A big part of owning a pet is the responsibility that comes with it. Pets are generally quite easy to care for. When it comes to food and giving them a place to run around, there are usually no problems that pet owners face while providing these basic needs to their loving pets.
There is one surprising area that many tend to ignore, however, and that is making sure that their pet has had all the proper vaccinations. Just like people, there is always a risk, however slight, that a dangerous or life-threatening disease can afflict a pet. It is a risk that is easily negated by getting the standard course of vaccinations that are recommended by your veterinary clinic.
“… the dog is the main reservoir of the rabies virus. Ninety percent of human cases around the world are due to dog bites, and without treatment is invariably fatal. Many of the victims are children. The only reason we can indulge ourselves in the luxury of debating whether or not the vaccine should be optional is because the vaccine has been so effective in controlling rabies here in the U.S. The virus is still here—it can infect almost any mammal—but is mainly found in wildlife, such as bats, raccoons, and skunks,” stated PetMD.
What Vaccinations Should Your Pet Get?
There are many vaccinations available for pets. In fact, if you see the list of possibilities, you may even be surprised at the number. Luckily, most of them are optional, regional, for particular species, and so on.
But there are a few that are commonly recommended by veterinarians all over the United States. We recently visited a vet in Maine to talk about this issue and were told that there are many more vaccines that are recommended than just the one for rabies.
For dogs, the following shots are on the list of recommendations: rabies, canine parvovirus, canine distemper, leptospirosis, coronavirus, hepatitis, adenovirus, lyme, and bortadella.
While all of these are important, note that when any immunization is introduced to the body, there is a risk of infection. And there is always room for a negative reaction from the body.
For example, some pet owners are choosing to not vaccinate their dogs and cats because they believe the immunizations cause seizures, allergies, and other issues.
Deciding which of these is important for you and your pet is largely dependent on where you live and how much exposure your animal has to other dogs. If you have a lap dog, for example, that is always in the house or on the end of a leash, chances are that the dog will never meet certain diseases. That means the dog shouldn’t be subjected to the risks associated with the unnecessary immunization.
For cats, the list is shorter. But the same rules for how often you should immunize and which immunizations to choose for your pet apply. Rabies is the most common and is one that should never be forgone.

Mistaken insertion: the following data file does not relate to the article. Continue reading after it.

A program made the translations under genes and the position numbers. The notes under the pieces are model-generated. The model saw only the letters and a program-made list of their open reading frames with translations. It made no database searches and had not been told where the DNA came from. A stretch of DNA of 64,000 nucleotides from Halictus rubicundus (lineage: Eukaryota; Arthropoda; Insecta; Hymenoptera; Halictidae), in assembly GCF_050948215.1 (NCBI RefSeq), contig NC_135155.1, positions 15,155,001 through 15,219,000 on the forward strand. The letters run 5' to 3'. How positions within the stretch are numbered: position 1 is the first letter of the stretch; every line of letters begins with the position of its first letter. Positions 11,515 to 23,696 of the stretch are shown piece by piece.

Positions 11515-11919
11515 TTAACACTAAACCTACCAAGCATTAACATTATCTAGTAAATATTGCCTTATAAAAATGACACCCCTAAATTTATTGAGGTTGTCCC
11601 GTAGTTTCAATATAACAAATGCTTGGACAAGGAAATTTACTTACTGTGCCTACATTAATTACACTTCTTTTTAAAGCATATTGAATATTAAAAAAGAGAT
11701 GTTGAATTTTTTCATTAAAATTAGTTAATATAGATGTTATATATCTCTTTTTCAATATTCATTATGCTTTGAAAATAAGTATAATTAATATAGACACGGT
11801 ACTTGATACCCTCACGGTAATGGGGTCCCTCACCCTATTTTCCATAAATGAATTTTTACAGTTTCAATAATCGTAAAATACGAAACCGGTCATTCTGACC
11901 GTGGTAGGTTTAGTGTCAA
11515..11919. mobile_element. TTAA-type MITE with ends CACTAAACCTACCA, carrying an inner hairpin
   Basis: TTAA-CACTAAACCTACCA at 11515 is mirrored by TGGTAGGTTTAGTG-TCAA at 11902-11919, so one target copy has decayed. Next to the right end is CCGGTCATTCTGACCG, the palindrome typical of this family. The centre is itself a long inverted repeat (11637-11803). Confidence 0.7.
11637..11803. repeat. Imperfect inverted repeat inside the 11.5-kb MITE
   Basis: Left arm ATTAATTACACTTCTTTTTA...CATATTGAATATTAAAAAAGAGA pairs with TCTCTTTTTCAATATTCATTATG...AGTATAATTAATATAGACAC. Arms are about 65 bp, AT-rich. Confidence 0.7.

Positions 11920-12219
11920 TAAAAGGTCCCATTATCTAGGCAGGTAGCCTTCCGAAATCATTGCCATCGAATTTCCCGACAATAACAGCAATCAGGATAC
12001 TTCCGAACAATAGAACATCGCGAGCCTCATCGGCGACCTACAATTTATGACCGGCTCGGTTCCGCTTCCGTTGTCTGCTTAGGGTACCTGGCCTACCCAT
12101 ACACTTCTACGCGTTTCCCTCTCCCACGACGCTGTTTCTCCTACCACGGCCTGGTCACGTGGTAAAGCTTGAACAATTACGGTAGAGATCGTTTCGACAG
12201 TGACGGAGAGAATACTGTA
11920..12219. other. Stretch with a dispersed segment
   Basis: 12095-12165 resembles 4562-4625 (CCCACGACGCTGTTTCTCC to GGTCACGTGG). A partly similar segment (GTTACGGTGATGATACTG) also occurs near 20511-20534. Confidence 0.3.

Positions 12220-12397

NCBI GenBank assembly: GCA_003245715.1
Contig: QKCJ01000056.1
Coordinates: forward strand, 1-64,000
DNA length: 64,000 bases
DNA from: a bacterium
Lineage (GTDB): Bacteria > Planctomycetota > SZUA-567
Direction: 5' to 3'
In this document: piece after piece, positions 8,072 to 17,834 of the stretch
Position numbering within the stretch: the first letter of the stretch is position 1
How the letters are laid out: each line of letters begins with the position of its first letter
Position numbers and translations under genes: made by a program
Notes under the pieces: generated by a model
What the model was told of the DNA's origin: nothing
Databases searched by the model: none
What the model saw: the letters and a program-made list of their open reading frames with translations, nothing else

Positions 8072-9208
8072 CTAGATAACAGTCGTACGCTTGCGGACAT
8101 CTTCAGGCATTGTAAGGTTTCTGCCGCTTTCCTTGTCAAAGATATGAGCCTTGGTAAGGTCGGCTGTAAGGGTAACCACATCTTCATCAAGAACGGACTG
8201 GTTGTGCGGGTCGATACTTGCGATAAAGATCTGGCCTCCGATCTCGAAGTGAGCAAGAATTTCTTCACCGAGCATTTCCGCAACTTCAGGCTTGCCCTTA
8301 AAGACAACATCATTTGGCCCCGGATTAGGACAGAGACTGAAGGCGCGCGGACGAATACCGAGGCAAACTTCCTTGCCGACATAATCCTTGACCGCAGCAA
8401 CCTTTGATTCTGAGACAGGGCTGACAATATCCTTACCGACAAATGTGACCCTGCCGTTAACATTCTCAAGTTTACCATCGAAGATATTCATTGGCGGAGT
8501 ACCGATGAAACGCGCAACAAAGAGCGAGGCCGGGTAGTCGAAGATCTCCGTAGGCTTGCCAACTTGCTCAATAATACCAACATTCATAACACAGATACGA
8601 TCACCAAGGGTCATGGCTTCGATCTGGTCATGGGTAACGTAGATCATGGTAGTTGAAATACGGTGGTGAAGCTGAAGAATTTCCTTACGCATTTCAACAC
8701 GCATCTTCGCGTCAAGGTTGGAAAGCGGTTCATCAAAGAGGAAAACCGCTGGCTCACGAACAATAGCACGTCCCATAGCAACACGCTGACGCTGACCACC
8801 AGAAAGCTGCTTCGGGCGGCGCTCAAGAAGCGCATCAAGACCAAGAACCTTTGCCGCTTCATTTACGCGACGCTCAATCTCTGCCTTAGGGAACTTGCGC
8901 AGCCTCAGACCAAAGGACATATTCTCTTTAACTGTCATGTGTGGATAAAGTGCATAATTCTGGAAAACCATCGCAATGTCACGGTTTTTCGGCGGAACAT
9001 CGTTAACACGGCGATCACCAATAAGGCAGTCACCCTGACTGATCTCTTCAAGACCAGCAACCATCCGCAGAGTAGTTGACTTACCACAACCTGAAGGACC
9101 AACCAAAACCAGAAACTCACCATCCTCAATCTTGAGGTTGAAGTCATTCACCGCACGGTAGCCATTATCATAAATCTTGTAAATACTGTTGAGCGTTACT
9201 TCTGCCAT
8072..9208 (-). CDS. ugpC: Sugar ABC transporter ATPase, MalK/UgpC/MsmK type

Other immunizations to consider are feline leukemia, distemper, and calcivirus, which is a serious respiratory disease. Feline panleukopenia as is the feline herpesvirus vaccine is also considered to be quite important, as the disease is life-threatening.
Vaccinations to Avoid
It is very difficult to determine exactly which vaccines to avoid as the effects are different in different animals and in different situations. One thing that you should note, however, is that there is quite an industry built around the vaccination business. That means the recommended vaccines and vaccine schedules may not always reflect the actual needs of the animals taking on the shots.
As a general rule for all animals (and humans as well for that matter), immunizations should be given only as much as they are needed and no more. If you think that you are being asked to immunize too much, there are two things that you can do.
One is to seek a second opinion, for which you will need detailed immunization records to show the second vet. The other option is to get a titer test that checks for the levels of the current immunizations.
Pet Vaccinations are Good for Your Pet and the Public
If you are still on the fence about whether to get your animal vaccinated, just remember that your decision is less about personal preference and more about social responsibility. When you vaccinate your pet, your pet not only benefits from not getting sick from illnesses, such as rabies, but the animals that your pet meets also benefit, as do the people that are nearby.
Looking at rabies as an example, most rabies cases that have led to human injury and the subsequent destruction of the animal, were caused by the owner failing to get the animal vaccinated. Even when human injury is not an issue, many diseases are transmissible to other animals and humans, which means that failing to get the proper pet vaccines, you are helping dangerous infections spread.
It is important to get your animal vaccinated, but it is also your responsibility to keep your animal safe and happy. Therefore, striking the right balance between getting enough immunizations and not getting too many is a decision that should not be taken lightly. While some immunizations are quite benign in any quantity, others can put a lot if undue stress and strain on an animal’s system, which they should not have to endure unless they have to. Do you get your dog or cat vaccinated? Why or why not?